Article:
This morning, I was privileged to represent USDA at a Military Families Summit hosted at the University of Maryland and organized with us by the Department of Defense Military Community and Family Policy program. More than 300 leaders who provide support to military families – including the office of the Secretary of Defense, the Army, Navy, Air Force, Marines, the National Guard and Reserve, land-grant universities, and other non-governmental partners – also attended the event to review the Defense Department’s commitment to family support and readiness, the status of military families, and challenges military families will experience in the future.
Why was USDA at this event in the first place? For one thing, we have more 20 years of experience in partnering with the different military branches providing educational programs and support for military youth and families on bases and installations and in local communities. In 2009, for example, more than 24,000 youth participated in 248 4-H club programs on bases and installations in the United States and around the world. These programs offer the mentorship, guidance, and restored sense of pride that many children of military parents lose when they have limited support around.
Currently, 24 extension staff members are on direct assignment with the military services providing important leadership and working in partnership with service personnel to deliver quality 4-H youth development programs; more than other 240 4-H professionals work in support of this partnership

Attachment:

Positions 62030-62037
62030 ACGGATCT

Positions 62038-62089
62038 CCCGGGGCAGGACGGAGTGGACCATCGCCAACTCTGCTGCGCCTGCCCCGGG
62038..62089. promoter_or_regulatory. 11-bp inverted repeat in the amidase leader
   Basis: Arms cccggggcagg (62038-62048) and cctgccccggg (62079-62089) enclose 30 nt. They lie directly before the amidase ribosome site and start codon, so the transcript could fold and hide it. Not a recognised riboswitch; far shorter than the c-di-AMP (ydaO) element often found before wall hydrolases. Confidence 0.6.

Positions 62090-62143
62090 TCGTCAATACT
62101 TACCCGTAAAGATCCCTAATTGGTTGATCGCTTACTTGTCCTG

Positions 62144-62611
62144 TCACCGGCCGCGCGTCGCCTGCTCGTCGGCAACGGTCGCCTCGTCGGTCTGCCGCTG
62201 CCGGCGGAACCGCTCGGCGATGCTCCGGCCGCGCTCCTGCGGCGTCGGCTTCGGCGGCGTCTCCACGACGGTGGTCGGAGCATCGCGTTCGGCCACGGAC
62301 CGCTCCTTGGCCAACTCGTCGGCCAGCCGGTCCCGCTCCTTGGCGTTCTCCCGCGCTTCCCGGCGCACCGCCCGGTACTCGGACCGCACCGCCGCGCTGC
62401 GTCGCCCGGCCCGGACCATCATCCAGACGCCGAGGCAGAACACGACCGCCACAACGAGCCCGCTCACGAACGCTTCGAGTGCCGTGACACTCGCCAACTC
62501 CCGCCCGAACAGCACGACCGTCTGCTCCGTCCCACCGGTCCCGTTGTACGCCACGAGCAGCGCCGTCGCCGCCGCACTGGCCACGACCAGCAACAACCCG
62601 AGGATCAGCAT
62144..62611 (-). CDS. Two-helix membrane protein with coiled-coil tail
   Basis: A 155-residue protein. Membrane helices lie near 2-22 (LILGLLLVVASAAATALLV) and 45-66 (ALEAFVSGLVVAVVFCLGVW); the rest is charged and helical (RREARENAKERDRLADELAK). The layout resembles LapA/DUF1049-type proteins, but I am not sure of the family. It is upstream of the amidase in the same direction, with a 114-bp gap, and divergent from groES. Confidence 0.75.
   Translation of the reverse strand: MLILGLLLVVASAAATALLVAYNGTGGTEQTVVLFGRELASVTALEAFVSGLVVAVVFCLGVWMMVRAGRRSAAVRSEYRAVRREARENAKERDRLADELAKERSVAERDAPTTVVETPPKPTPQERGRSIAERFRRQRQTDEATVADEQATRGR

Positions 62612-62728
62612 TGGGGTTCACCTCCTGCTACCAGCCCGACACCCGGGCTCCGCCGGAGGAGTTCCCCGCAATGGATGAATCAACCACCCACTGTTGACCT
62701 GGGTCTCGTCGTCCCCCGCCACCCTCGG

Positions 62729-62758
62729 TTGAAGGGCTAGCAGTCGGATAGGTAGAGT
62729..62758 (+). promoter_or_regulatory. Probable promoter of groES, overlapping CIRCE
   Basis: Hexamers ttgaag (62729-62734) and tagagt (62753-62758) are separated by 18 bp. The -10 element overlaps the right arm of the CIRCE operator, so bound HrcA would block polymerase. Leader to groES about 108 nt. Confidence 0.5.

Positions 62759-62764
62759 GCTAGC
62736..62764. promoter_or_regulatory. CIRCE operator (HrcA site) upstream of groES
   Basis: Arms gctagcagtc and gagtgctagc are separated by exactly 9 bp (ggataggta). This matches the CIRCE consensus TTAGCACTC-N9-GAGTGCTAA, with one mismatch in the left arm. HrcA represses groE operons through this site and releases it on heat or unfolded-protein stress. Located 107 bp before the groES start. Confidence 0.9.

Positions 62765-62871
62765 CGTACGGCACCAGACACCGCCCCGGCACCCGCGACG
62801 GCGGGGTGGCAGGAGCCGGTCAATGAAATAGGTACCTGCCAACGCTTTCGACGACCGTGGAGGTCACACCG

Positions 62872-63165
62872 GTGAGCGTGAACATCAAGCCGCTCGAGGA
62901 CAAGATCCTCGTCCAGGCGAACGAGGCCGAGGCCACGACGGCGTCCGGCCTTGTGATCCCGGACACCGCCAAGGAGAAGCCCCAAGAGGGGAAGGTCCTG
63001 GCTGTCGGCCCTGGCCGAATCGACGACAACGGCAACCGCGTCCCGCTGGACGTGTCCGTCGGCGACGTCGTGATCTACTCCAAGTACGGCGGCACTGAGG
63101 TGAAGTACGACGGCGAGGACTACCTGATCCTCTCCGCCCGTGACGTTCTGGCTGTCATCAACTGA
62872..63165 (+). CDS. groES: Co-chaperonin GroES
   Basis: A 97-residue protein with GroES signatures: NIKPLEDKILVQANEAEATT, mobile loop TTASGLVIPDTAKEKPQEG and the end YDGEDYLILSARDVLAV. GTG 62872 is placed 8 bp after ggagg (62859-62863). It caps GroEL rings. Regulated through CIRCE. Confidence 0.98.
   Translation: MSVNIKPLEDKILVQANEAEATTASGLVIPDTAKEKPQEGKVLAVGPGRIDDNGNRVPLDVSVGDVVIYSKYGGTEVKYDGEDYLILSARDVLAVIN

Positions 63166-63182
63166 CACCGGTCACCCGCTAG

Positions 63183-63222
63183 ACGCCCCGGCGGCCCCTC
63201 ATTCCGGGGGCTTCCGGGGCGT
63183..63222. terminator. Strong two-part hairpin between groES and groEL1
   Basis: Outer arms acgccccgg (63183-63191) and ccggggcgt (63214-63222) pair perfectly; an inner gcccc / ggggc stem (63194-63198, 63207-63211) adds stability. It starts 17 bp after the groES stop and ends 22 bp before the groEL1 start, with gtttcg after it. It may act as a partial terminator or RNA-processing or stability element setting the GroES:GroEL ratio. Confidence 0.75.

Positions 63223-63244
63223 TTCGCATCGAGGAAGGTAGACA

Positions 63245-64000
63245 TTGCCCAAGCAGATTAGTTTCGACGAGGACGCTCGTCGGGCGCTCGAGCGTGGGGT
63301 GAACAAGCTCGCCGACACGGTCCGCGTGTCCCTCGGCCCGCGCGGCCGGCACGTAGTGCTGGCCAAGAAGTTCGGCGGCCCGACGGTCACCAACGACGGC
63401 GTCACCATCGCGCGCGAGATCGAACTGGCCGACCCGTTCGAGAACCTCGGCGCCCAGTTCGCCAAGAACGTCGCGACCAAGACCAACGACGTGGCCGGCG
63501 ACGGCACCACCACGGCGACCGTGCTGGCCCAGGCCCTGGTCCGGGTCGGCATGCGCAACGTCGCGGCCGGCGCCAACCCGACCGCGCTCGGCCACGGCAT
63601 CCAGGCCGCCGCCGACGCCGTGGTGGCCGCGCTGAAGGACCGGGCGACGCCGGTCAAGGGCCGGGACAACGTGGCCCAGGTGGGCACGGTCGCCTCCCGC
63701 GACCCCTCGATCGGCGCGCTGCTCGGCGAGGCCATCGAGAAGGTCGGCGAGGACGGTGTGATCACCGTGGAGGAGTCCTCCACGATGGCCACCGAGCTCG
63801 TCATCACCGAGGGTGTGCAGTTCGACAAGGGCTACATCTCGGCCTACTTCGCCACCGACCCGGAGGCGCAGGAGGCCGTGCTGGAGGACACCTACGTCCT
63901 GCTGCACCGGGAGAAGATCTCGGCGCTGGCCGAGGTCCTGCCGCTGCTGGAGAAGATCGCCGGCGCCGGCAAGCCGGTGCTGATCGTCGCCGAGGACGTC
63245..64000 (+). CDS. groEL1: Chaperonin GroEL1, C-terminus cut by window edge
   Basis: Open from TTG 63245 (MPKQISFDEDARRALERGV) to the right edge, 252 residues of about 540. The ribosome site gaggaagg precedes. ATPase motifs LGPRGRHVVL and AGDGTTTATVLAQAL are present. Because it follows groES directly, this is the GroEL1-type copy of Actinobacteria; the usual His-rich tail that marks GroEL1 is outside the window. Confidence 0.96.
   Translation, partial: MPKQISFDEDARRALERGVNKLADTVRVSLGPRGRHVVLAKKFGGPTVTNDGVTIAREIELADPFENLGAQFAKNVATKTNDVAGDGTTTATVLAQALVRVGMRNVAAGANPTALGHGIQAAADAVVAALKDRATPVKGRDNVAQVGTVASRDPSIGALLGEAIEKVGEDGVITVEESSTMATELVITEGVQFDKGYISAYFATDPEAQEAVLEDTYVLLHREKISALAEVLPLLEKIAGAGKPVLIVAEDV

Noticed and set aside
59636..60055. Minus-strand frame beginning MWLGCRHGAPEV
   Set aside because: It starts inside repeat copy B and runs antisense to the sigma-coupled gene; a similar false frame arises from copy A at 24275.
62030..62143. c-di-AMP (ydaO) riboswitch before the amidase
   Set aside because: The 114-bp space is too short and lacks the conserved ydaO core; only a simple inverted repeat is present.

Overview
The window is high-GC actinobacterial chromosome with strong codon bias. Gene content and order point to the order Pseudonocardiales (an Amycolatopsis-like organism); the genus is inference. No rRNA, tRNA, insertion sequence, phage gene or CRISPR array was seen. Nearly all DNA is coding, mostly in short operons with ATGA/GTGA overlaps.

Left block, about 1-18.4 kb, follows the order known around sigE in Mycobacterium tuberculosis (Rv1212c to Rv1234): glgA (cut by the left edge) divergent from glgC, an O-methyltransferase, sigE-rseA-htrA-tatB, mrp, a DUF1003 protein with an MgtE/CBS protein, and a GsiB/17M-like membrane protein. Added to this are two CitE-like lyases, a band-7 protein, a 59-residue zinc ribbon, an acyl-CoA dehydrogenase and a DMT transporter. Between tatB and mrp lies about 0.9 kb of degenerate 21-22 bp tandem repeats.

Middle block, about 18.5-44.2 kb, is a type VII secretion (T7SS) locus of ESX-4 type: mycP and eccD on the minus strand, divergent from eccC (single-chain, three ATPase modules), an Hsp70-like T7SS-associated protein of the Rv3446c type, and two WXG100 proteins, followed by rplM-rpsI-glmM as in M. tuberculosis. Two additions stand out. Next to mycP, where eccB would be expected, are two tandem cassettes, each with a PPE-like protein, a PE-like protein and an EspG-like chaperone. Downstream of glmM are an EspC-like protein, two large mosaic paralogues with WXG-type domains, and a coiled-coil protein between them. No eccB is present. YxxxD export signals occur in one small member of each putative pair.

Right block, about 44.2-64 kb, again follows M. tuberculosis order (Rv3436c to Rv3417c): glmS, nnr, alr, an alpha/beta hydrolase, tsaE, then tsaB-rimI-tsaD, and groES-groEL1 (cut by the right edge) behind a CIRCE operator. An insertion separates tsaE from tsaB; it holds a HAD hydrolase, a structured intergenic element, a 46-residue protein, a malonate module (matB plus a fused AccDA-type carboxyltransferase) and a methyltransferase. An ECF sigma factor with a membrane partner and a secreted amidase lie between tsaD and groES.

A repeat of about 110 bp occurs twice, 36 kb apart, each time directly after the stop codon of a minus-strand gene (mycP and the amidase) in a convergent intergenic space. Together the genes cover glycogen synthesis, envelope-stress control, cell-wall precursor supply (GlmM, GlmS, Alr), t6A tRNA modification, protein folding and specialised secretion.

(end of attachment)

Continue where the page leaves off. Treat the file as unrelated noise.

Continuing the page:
across the United States. More than 75 Cooperative Extension staff members are working with Army bases in Texas alone to address some of the most critical needs being faced by military families (i.e., health, nutrition, financial management, and family stress). Our Extension staff, in partnership with military services, has developed nine new curricula or programs in 2009 that address important issues for military families such as health, nutrition, stress, and leadership.
DOD and military families benefit directly from an extensive cooperative extension network that spans nearly every county in the United States. The Defense Department supports these programs through USDA’s National Institute of Food and Agriculture (NIFA), which in turn partners with several land-grant universities who work with the extension agents to provide support to military families.
Today’s Military Families Summit offered me a great opportunity to renew and reaffirm this relationship. We announced today formation of an expanded joint effort between NIFA and DOD. The partnership will focus on three overall areasa: community capacity building in support of military families, workforce development, and strengthening family, child care, and youth development programs.
As the nation this week honors the service and sacrifices of our military members – and their families – we can be very proud of the role that USDA plays in reaching out and helping those families in the United States and abroad.
Rajiv Shah is Under Secretary for Research, Education, and Economics.